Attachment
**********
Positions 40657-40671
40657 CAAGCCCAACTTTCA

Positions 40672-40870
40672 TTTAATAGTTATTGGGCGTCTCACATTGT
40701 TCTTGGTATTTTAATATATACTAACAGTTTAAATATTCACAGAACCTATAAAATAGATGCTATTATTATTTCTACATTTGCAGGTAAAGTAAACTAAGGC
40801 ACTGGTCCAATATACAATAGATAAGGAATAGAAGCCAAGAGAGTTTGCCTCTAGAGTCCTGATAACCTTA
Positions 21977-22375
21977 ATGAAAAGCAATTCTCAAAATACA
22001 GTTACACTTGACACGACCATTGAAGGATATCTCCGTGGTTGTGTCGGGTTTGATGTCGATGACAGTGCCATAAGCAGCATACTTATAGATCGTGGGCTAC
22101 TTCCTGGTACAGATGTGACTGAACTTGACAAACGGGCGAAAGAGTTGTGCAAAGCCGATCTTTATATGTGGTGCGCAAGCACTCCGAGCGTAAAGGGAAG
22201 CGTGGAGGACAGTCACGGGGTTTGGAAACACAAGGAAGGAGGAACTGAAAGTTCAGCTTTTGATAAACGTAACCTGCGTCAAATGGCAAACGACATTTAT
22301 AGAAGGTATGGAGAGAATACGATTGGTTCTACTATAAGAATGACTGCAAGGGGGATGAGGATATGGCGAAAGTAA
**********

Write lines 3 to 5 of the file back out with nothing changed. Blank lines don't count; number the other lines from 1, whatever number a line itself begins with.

Positions 40672-40870
40672 TTTAATAGTTATTGGGCGTCTCACATTGT
40701 TCTTGGTATTTTAATATATACTAACAGTTTAAATATTCACAGAACCTATAAAATAGATGCTATTATTATTTCTACATTTGCAGGTAAAGTAAACTAAGGC